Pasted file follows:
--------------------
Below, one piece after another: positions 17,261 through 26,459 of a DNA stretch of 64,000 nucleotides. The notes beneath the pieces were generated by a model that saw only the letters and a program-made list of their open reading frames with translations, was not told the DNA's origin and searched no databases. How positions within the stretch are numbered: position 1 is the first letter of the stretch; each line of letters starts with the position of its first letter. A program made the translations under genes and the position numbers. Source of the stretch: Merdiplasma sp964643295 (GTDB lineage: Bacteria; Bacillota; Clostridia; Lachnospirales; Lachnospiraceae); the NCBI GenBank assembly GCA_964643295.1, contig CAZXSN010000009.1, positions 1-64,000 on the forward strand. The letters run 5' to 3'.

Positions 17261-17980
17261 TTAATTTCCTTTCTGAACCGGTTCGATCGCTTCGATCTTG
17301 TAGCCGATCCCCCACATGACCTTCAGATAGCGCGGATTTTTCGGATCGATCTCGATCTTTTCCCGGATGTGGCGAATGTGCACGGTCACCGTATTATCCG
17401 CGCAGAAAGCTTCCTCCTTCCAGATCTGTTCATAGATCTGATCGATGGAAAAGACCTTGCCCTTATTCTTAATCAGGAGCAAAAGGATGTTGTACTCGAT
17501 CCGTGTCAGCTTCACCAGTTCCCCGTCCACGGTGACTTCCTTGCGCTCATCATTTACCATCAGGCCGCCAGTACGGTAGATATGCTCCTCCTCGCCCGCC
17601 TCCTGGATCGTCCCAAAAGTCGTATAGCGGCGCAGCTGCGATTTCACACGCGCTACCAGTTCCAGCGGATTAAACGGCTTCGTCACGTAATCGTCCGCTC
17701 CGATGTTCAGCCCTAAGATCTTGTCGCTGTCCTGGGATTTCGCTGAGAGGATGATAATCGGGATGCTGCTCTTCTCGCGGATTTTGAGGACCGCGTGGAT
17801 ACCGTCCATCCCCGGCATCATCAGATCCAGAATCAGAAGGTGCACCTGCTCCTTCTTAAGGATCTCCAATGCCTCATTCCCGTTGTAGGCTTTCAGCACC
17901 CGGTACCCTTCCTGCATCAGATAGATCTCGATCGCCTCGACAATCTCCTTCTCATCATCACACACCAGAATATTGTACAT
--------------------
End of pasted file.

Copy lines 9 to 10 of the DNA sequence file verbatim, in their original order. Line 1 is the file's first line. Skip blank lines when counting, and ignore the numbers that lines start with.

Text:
17801 ACCGTCCATCCCCGGCATCATCAGATCCAGAATCAGAAGGTGCACCTGCTCCTTCTTAAGGATCTCCAATGCCTCATTCCCGTTGTAGGCTTTCAGCACC
17901 CGGTACCCTTCCTGCATCAGATAGATCTCGATCGCCTCGACAATCTCCTTCTCATCATCACACACCAGAATATTGTACAT